Soup’s on at Soup D’Shore

Student-run nonprofit offers warm meals, social programs

BY DAN HOWLEY
Staff Writer

 Students in Monmouth University’s entrepreneurship program serve lunch at Soup D’Shore, a community soup kitchen founded by the students and based at St. Luke’s United Methodist Church in Long Branch. Students in Monmouth University’s entrepreneurship program serve lunch at Soup D’Shore, a community soup kitchen founded by the students and based at St. Luke’s United Methodist Church in Long Branch. A group of 35 Monmouth University students are doing their part to help combat hunger in the local community by providing weekly meals to those in need.

The students, members of the university’s entrepreneurship program, are the founding members of Soup D’Shore, a community soup kitchen based at St. Luke’s United Methodist Church on Broadway in Long Branch.

“The mission of the nonprofit organization is to establish a pleasant, wholesome and delectable dining experience, while combining a host of other services for the community,” entrepreneurship student Jackie Paszinski said.

According to Monmouth University professor John Buzza, the Soup D’Shore project is “giving the students real-life experience, and on top of that, helping out the community.”

Each semester, Buzza requires his students to create a new business from the ground up.

Throughout the years, Buzza’s classes have been responsible for founding 14 businesses, including a thrift boutique for a nonprofit organization; turning around a failing business; and marketing a pasta sauce, which is now a $2 million per-year product.

“We in our entrepreneurship class, at the beginning of the semester, decide collectively what business we want to open up,” Buzza explained. “So, a soup kitchen was one of the businesses that was mentioned, and everybody kind of rallied around that thought. And that was the one that everyone wanted to do, so we took this on.”

Open every Tuesday evening, the soup kitchen, which held its grand opening on April 19, provides those in need of assistance with a warm meal as well as other services, including tax filing, budget seminars, health and wellness, and social work advocacy programs.

 Professor John Buzza (rear, third from left) and students in his entrepreneurship class founded a soup kitchen as a business project and a way to help the local community. Professor John Buzza (rear, third from left) and students in his entrepreneurship class founded a soup kitchen as a business project and a way to help the local community. Every aspect of the business, Buzza explained, is performed by his entrepreneurship students. “We are not using anyone from the outside. It’s 100 percent student effort.

“We break down our class into departments — sales, marketing and advertising, research and development, accounting, publicity, our executive board, etc.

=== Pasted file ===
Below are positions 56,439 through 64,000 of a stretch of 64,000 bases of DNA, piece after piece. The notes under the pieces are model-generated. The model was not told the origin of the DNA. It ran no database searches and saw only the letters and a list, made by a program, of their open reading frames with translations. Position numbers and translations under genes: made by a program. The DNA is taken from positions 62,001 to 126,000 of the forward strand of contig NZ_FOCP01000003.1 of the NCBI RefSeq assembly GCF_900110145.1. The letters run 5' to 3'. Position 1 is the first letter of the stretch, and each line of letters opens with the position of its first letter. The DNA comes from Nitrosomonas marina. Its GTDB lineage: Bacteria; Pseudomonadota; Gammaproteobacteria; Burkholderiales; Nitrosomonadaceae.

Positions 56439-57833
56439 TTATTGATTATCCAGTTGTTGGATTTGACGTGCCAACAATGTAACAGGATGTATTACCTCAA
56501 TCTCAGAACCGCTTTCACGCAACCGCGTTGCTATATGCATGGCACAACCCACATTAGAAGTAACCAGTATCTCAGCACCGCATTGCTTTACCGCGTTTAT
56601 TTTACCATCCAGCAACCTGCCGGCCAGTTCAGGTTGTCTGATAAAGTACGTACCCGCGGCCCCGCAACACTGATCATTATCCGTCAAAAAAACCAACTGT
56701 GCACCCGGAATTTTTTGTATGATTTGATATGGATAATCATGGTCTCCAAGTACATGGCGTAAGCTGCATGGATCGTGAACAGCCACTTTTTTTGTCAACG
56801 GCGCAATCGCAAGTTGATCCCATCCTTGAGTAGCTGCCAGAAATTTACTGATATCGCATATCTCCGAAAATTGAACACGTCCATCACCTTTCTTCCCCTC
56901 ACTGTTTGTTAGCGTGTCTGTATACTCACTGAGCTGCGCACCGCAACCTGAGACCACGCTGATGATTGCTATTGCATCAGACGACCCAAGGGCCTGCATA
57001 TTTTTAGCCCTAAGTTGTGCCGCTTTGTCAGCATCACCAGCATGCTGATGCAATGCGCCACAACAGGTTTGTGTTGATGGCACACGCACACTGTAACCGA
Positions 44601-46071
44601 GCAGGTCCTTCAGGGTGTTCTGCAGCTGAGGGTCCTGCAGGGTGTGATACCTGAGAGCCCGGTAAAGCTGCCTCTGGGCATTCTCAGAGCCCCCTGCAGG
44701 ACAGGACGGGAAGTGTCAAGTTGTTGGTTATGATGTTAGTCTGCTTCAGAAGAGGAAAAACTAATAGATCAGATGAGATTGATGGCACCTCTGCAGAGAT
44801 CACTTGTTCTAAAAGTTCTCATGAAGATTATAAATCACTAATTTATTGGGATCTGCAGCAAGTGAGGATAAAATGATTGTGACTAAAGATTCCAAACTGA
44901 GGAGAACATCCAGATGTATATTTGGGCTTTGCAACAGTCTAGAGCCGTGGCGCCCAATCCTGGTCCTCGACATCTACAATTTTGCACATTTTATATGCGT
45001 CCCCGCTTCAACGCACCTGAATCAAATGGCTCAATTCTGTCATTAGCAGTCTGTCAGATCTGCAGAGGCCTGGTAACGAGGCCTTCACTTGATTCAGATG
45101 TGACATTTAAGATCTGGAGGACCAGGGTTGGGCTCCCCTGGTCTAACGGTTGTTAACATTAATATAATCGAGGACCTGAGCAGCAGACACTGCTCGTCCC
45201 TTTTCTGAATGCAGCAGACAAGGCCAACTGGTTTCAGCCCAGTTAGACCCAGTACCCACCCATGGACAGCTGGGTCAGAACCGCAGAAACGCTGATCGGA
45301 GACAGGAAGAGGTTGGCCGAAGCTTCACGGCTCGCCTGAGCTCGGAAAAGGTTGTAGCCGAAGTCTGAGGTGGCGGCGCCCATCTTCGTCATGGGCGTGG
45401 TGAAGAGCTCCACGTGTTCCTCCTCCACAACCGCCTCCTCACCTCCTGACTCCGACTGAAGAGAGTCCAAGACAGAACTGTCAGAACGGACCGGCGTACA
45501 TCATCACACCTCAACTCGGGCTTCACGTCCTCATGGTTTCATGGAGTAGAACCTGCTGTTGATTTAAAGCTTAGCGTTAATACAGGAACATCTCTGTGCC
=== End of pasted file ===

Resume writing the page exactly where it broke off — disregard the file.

“So everybody has different responsibilities,” Buzza said. One of the first issues the students faced was where to set up the soup kitchen. “We had a real estate department that went out and had to find where we were going to put the soup kitchen,” Buzza explained.

After some searching, the students came back with a plan to locate the soup kitchen at St. Luke’s.

Shortly after, the students began soliciting donations.

“Our donations come through sponsors, and they come through us purchasing the food. We are networking with food banks,” Buzza explained. “But a lot of it comes from donations and sponsorships.”

Organizations can also sponsor an entire evening at the soup kitchen for $500.

If a company chooses to sponsor a night, the students will hang up banners recognizing the organization’s donation. The $500 is then used to purchase supplies for the soup kitchen.

“It’s a great way to share the wealth, if you will,” Buzza said.

“We’ve had a couple of corporations already step up and have taken certain Tuesdays. We have about four or five Tuesdays already that are secured throughout the summer.”

One noteworthy donation was a $2,000 contribution by Northwestern Mutual Life Insurance Co. to help cover the project’s startup costs.

On a typical night at the soup kitchen, students prepare food, check inventory, set up for clients, and perform maintenance and cleaning.

The project also has an executive board made up of students who oversee the operation of the soup kitchen.

Awebsite, also set up by the students, provides information about the program, as well as donor benefits and upcoming events.

“It’s somewhere to go to take a break from all of the troubles in life,” said entrepreneurship student Cameron Nichols.

“There is no local soup kitchen in Long Branch or in that area; the closest one is in Red Bank. But there are still people in Long Branch and in the area that need our help,” Nichols said.

“And due to these economic times, a lot of people don’t know where their next meal is coming from. So it’s a great way to give back, and that’s why I think everybody was intrigued by this,” Nichols added.

For more information about Soup D’Shore, visit the group’s website at www.soupdshore.org

Contact Daniel Howley at dhowley@gmnews.com.